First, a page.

by Dr. Istvan Molnar & Dr. Miklos K. Radvanyi
Until the collapse of the Soviet Union in 1991, the post-World War II international order was based on a web of multilateral and bilateral agreements and institutions as well as the doctrine of mutually assured destruction between the two military superpowers. The protracted period of peace and relative stability created the political and economic circumstances that led to the collapse of the Soviet Union. As a result of this development the United States of America emerged as the sole superpower. This new situation, at the minimum, should have called for an in-depth reevaluation of American foreign policy. It also should have led to a new national security strategy, commensurate with the changing international realities and the diplomatic, economic, financial and military resources of the United States.
During the ensuing transition period, the vast majority of nation states embraced both the American free market economic and political models. Yet, following this promising beginning, crises that have emerged in the last quarter century have eroded the trust in the United States’ ability to unilaterally manage the challenges to its supremacy.
Economically, the prosperity of the Reagan years, coupled with the myth of the “peace dividend” under the Clinton Administration, led to the growth of budget deficits that have increased exponentially under the Bush and Obama Administrations. Meanwhile, the contradictions in the industry and the financial sectors of the American economy have been accompanied by companies moving their production and keeping profits abroad. At the same time, the burgeoning service sector has been unable to proportionately compensate for the lost employment opportunities. This, in turn, has called attention to the problems of unemployment, which have weakened the middle class and have contributed to the rise of inequality in American society.
The struggling American economy has exhibited considerable weaknesses in supporting the fundamentally unprincipled and thus often erratic foreign policies of the Bush and the Obama Administrations. Lack of differentiation, rooted in insufficient understanding of other nations’ history and culture, has rendered it impossible to formulate coherent and realistic foreign policy. The single-minded pursuit of spreading American values even where societies are neither culturally nor institutionally ready to integrate them, is a recipe for opposition and often for violent resentment. If this unilateral conduct is manifest itself by blatant disregard of the allies and international organizations, another self-generated vacuum is established that, in turn, always leads to false narratives and the abuse of mass communication. To make matters worse, those who are responsible for the situation blame others, while the unresolved problems fester, metastasize and eventually escalate into real catastrophes.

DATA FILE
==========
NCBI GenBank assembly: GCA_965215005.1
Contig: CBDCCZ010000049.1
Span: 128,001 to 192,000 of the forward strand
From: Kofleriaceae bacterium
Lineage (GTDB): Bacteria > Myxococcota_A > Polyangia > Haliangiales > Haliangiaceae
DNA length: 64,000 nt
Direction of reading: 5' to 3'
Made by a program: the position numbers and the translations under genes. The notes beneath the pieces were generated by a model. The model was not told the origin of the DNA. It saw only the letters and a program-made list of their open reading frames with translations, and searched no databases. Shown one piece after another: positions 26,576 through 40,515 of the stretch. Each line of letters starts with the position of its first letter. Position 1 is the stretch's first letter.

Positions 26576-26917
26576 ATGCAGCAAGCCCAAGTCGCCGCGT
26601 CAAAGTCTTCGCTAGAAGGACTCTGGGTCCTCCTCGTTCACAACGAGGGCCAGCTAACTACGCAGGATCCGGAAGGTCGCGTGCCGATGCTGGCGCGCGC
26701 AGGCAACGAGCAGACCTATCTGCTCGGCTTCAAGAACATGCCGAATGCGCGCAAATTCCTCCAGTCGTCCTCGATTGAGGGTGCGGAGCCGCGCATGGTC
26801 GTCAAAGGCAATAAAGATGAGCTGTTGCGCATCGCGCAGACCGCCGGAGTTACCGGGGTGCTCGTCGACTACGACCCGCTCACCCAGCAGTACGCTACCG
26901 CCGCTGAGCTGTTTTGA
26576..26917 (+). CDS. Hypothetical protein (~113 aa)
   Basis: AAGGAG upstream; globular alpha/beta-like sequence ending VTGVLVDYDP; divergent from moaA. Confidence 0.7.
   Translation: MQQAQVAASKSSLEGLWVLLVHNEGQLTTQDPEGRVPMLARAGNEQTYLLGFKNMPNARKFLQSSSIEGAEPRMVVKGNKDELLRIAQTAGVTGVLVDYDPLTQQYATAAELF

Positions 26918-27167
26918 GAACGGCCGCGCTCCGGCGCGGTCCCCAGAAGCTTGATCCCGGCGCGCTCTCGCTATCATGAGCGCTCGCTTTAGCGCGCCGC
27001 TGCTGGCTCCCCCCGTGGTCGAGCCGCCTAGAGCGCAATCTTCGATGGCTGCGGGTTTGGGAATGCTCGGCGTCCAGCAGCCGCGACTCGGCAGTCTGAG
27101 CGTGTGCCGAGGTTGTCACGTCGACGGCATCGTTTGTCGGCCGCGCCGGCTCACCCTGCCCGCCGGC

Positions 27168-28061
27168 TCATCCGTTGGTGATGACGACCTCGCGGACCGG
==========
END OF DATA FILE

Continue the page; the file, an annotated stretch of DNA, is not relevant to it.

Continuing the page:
A case in point is the visionless and misguided reaction of the first Bush Administration to the collapse of the Soviet Union and the resulting power vacuum in Central and Eastern Europe. Reagan’s dictum “We win, they lose”, has been interpreted as a green light to conduct a wholesale offensive in promoting the values of democracy, individual liberty and free market economy in countries that were not ready to make the abrupt transition from one-party dictatorship and a planned economy to a political and economic model that called for individual initiative and collective self-discipline. In spite of having integrated most of the former communist countries into NATO and the European Union, the United States’ policy of speedy inclusion has not enhanced the continent’s stability.
Respecting the People’s Republic of China, the United States has placed itself between the Scylla of its global and regional security obligations and the Charybdis of China’s emergence as the second most powerful economy in the world. More explicitly, politicians of both parties in Washington, D.C. have ignored China’s overall strategy which, since Teng Hsia Ping, has been based on the dynamism of its economy . Fundamentally, this strategy occupies the vacuum that exists, because of the protracted crisis in the world economy, and converts its newfound economic prowess into political gains. Moreover, China’s activities in the South China Sea and beyond indicate that its economic and political strategies are closely synchronized with its military doctrine which is underpinned by the ethos of its place in the world.
In the greater Middle East that encompasses North Africa and parts of Southeast Asia, the tribal nature of the societies and their numerous failed attempts at modernization have cemented the notion of victimhood. In this environment, repeated interventions in the internal affairs of individual states, the Israeli-Arab conflict, and the sectarian-religious controversies have rarely contributed to the de escalation of tensions.
Clearly, the world is in flux. The proverbial window of opportunity to halt the decaying structures of stability and peace to the European, Asian, Middle Eastern regions is closing. In order to accomplish this global objective, the unilateral approach should gradually be substituted by comprehensive effort and responsible cooperation among the leading states of the continents. For this reason, it is incumbent upon the voters in the United States to understand that the domestic and international circumstances call for a new paradigm. This new paradigm, in turn, requires a new mentality, corresponding institutions, and a different type of leadership. Such a leadership must be based upon a clear understanding of the problems facing the United States and the rest of the world and their solutions. Whether an open minded leader with the abilities to formulate and execute such a vision would emerge in November is open to question.